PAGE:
The album then continues with Mickey revisiting an earlier song, How Many Times (Must The Piper Be Paid For His Song). This is the definitive reading and it sets the tone for the rest of the album which sounds deceptively sparse until you actually listen to how tightly packed the instrumentation is to create this illusion. That's followed by the first Interlude in the middle of the original side one of the vinyl LP, reprising melodic ideas from elsewhere, before sliding into The Future's Not What It Used To Be, an archetypal Newbury song, a narrative although, as so often with Mickey's stories, I sometimes feel as though he's cut out several key verses so I've no idea what's going on. The acme of this phenomenon is the song San Francisco Mabel Joy, about which I'd love to be able to put a few questions about the precise sequence of events. Next up is Mobile Blue, closing the original side one. Side two opens with one of the high points, Frisco Depot, a song of such delicate beauty it simply starts and stops. Like the whole album it's beautifully recorded, doesn't need drums, and the sound effects are wonderful. Side two does manage to better even side one, great though that is, You're Not My Sweet Baby is one of Mickey's wonderful songs about a relationship that has perhaps seen better days (he has a few of these...) and is then followed by side two's Interlude. These interludes work very well in giving the album a unified identity which is key to its effect. Then come a pair of truly great songs, Remember The Good, one of Mickey's finest ballads and even better, Swiss Cottage Place, I believe this draws on Mickey's memories of being stationed with the US Air Force in the UK, then the album finishes on a wonderfully off-kilter note with the old-timey How I Love Them Old Songs (grammar, Mickey!)

However the key thing is the cumulative effect of the album as a whole. It's probably fitting that An American Trilogy is at the beginning as it probably has tended to overshadow the rest of it, in actual fact I find that the meat of the album takes place between the end of Trilogy and the beginning of How I Love... and it's superb. Stories are told, webs are woven and musically it's a beautifully coherent record; the constant, holding it all together, is Mickey's own unique picking style and his gorgeously emotive voice, but then working around it there is musicianship of the very highest and subtlest standard. There are all sorts of sounds worked into the tapestry and yet they all fit together beautifully. I believe the album was recorded cheaply, hence they couldn't afford string or brass players, or even to hire in a Mellotron, but they do seem to have had time, so they improvised and created those strange pre-synthetic, approximations using the pedal steel guitar's ability both to control attack and decay and to create portamento...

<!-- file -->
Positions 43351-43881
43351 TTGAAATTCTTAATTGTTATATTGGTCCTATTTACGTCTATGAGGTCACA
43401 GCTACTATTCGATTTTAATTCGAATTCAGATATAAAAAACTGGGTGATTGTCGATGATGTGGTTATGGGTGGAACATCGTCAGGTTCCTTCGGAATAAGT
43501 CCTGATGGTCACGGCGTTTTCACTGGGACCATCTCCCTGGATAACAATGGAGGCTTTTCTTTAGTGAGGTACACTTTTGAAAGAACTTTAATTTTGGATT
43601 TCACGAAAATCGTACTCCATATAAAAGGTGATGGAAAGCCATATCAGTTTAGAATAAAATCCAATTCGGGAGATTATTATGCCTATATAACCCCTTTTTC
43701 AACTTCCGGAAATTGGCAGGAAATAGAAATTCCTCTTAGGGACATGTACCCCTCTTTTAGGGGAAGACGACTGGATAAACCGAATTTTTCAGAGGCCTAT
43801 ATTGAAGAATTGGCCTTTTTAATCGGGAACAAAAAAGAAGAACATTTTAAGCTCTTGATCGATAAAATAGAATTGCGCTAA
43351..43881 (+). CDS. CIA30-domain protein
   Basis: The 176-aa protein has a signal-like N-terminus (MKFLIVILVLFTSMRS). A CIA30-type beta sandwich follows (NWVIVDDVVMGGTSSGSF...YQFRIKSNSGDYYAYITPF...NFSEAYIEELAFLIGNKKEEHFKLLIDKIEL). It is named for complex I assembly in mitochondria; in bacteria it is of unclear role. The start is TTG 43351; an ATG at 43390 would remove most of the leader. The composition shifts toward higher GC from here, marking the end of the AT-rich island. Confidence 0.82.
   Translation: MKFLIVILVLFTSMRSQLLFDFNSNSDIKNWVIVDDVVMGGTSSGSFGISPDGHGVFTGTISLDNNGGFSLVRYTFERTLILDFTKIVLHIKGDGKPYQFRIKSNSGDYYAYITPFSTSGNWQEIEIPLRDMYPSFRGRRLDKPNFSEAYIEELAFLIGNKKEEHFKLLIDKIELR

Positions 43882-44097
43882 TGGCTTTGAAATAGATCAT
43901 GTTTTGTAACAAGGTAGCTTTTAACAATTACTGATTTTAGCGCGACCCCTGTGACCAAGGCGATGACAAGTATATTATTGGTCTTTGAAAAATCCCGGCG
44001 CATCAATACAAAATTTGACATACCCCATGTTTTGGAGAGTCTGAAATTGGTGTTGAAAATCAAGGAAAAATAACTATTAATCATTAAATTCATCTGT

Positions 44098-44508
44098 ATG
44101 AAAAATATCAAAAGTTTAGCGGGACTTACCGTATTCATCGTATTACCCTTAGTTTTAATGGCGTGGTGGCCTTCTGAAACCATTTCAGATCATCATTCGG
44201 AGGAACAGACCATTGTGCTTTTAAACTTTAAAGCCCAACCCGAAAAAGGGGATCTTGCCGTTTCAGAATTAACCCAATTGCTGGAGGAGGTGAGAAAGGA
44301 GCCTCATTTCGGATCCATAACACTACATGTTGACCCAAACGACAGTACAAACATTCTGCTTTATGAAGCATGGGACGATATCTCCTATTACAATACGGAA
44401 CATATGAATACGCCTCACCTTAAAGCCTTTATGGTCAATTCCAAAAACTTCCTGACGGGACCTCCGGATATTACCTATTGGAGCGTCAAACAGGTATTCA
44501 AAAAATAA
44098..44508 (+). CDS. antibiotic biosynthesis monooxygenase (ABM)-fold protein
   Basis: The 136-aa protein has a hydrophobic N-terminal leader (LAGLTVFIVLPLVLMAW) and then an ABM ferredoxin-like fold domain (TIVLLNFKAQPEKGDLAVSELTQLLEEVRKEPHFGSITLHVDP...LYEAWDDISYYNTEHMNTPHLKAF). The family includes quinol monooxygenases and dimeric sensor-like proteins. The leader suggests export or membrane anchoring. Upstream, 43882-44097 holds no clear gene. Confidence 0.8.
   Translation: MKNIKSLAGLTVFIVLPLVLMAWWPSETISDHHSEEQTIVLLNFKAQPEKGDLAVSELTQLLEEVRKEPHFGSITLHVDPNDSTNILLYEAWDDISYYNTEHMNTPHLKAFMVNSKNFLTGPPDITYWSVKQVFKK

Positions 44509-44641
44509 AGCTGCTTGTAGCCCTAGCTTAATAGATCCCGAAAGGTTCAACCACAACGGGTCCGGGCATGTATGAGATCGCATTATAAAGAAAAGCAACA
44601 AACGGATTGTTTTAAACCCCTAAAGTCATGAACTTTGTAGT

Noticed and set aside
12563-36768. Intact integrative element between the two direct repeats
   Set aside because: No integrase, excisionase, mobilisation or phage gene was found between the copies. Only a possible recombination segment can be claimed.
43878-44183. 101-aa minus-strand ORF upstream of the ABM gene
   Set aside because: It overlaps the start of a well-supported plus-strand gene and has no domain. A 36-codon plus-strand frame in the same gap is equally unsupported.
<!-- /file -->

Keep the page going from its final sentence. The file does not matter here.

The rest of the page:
It's also probably Mickey's strongest collection of songs, although he did write more great songs both before and after this album than you could shake a stick at. I've also always loved the original vinyl sleeve, which had a cut out in the middle so that, when you put the inner sleeve in the right way around, Mickey's photo showed through, like a frame. I'm not sure whether the album is still available on CD. Personally I have it as one of the disks in The Mickey Newbury Collection, a deluxe boxed set of his Elektra albums (10 albums on 8 CDs, if I remember rightly), all with replica vinyl sleeves – although they don't quite manage to replicate their full glory, you don't get that inner sleeve effect I just mentioned, for instance, together with a very informative booklet including all the lyrics and articles about the great man. Personally I think those first few albums are utterly superb and the latter ones pretty much all feature at least the odd gem. We might look at some of them at a later date. For instance side one of I Came To Hear The Music is stunning, featuring as it does both the wonderful title track (recently recorded by Bonnie 'Prince' Billy on his Ask Forgiveness EP) and If You See Her, one of Mickey's very, very finest songs which a group of my acquaintance called The Palace Of Light used to cover back in the late eighties. Mickey Newbury was one of the great songwriters of the twentieth century, above all he was a writer from the heart, you'd have to look a very long way to find a more honest body of work. Or one that's more emotionally affecting and full of humanity. The Mickey Newbury Collection is available from the CD store section of the official Mickey Newbury website and is an incredible bargain at just US$100 – especially to people outside of the US. For instance that's under £50 to discerning UK customers. It was rather more than that when I bought my copy, some years ago, but worth every last penny. Mickey Newbury died in 2002 and is sorely missed.